Harbor Crest History
Harbor Crest Home was the dream of twenty four prominent business leaders of the Fulton area long before an actual formal Board of Directors was organized.
A tract of land approximately five acres in size was purchased from Henry C. Valk for $12,000. The payment for the land was extended over a period of years without interest. This site is land fronting the Cattail Road and east of 17th Street in Fulton, Illinois.
In May of 1964, it was made public that the nursing home would be built. It was just a matter of when the building would take place and by whom.
Ray Rus was the first administrator of the home. His first office was located in the old water works office is now used as Fulton's food pantry.
Bids for the building of Harbor Crest were opened on April 22, 1965. They were opened at a public meeting with anyone that was interested being allowed to attend.
By the first part of July 1965 the ground had been staked out and digging for the footings and the basement area that would be located under the east wing soon began. This was a long show process because of all the rock that was encountered. The footings were actually poured on solid rock. The building was to be cement block and brick construction built on a concrete slab. The heat would be electric. The basement area under the main dining room was for storage and utility fixtures.
Since the flood of 1965 was so massive, there was some concern as to whether the nursing home would be affected by flood water at some future date. Surveys showed that the main floor of the nursing home was about ten feet above the highest level of the 1965 flood.
All outside work was to be completed by the fall of 1965, with the completion of the entire facility by the spring of 1966. They figured if they could get the outside work done in the fall, they would be able to work on the inside all winter long while the weather was more severe. The progress went well on the building. The first floor had been reached by October. It used a flexicore material to make the building more fire proof. The underground cable for electrical service had been put in as well as the telephone and water supply. If the building kept on track, by December 1st, the roof would be completed inside work could be done during the winter months. Work continued and by the following spring the end was in site.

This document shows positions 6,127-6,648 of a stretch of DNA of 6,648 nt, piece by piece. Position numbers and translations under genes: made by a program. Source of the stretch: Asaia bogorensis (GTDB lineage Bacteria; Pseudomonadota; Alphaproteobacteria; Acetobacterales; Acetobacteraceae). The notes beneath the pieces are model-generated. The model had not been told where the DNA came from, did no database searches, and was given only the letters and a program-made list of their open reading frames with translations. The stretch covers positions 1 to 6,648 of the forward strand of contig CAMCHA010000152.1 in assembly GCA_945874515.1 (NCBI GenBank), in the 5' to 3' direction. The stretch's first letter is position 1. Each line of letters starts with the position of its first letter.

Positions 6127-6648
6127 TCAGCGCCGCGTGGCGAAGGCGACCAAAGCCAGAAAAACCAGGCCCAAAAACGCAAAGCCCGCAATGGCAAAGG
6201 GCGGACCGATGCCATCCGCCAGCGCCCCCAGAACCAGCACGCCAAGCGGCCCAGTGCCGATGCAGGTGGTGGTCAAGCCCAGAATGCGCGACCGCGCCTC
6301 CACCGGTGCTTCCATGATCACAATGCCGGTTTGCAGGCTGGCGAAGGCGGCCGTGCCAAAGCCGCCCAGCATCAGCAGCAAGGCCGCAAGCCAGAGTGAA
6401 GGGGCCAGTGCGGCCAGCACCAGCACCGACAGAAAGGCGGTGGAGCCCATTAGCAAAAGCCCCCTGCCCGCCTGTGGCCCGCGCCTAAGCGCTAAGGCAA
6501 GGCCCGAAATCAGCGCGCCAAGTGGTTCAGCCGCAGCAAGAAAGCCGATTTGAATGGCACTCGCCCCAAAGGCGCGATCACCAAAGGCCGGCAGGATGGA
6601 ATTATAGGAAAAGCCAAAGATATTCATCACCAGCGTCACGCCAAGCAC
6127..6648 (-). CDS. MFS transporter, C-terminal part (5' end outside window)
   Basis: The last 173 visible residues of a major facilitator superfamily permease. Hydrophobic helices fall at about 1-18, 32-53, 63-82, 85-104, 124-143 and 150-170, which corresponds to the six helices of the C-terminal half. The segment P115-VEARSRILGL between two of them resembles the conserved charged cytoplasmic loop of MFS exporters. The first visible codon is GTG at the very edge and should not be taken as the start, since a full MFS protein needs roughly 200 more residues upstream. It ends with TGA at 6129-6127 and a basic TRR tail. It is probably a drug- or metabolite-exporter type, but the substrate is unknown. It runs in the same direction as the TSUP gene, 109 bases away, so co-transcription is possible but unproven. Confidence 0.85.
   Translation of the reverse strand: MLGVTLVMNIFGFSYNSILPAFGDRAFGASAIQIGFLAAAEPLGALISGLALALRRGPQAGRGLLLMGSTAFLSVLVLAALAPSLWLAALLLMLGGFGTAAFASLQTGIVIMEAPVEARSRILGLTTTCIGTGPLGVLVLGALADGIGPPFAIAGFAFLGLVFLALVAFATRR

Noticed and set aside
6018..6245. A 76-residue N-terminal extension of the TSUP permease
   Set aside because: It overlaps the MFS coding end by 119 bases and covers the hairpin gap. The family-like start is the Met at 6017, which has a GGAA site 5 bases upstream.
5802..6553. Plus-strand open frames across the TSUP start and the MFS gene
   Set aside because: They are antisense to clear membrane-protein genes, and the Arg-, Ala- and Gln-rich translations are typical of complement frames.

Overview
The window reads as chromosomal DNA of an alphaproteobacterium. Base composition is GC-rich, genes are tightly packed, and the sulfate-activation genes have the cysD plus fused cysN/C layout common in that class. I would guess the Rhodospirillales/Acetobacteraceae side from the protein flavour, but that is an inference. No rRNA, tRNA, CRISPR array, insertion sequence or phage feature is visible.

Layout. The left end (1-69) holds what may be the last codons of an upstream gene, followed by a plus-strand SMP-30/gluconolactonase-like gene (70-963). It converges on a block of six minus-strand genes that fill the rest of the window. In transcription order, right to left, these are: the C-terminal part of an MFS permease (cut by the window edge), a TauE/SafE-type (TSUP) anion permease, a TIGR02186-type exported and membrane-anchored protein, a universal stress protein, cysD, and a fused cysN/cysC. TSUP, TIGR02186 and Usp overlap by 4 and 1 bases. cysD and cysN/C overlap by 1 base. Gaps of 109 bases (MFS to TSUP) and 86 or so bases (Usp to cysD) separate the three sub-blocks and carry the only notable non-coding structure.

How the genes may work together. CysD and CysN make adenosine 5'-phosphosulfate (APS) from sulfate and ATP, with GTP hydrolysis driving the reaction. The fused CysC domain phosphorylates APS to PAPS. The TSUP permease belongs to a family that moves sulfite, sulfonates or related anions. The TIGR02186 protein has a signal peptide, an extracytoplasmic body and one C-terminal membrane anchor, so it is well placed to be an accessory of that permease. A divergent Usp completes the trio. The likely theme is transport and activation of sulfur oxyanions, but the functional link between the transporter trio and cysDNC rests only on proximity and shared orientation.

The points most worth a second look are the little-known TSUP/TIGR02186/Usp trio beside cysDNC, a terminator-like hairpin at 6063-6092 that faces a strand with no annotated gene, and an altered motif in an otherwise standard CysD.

The inside was finished and the Harbor Crest Auxiliary helped to ready the building for use as well as an Open House that was planned for May 30, 1966. In those weeks prior to the Open House, shrubbery was planted and the yard seeded. Pieces of equipment were put in place and by May 30, 1966 everything was ready to go. Mayor Warren Wiersema did the honor of cutting the ribbon. The new home that cost more that $250,000 was formally dedicated "to the loving care of our senior citizens".
The first eight residents were admitted on June 1, 1966 with Clarence Smith being the first one. In less than three months, Harbor Crest was operating at full capacity with an ever growing waiting list. Twenty seven full time employees were on the payroll as well as several part time workers.
It was soon thought that Harbor Crest needed to consider expansion to meet the growing need of services that the home provided. They were constantly running at capacity.
The ground breaking for the new addition took place on Saturday, May 8, 1975. Taking part in the ceremony were Ray Rus, Administrator, Lyle Barnhart, a member of the board and a city councilman representing the city, Glen Meyer and Kent Border, general contractors, Ed Meurs, board president and Mrs. Alvin Sikkema, auxiliary president.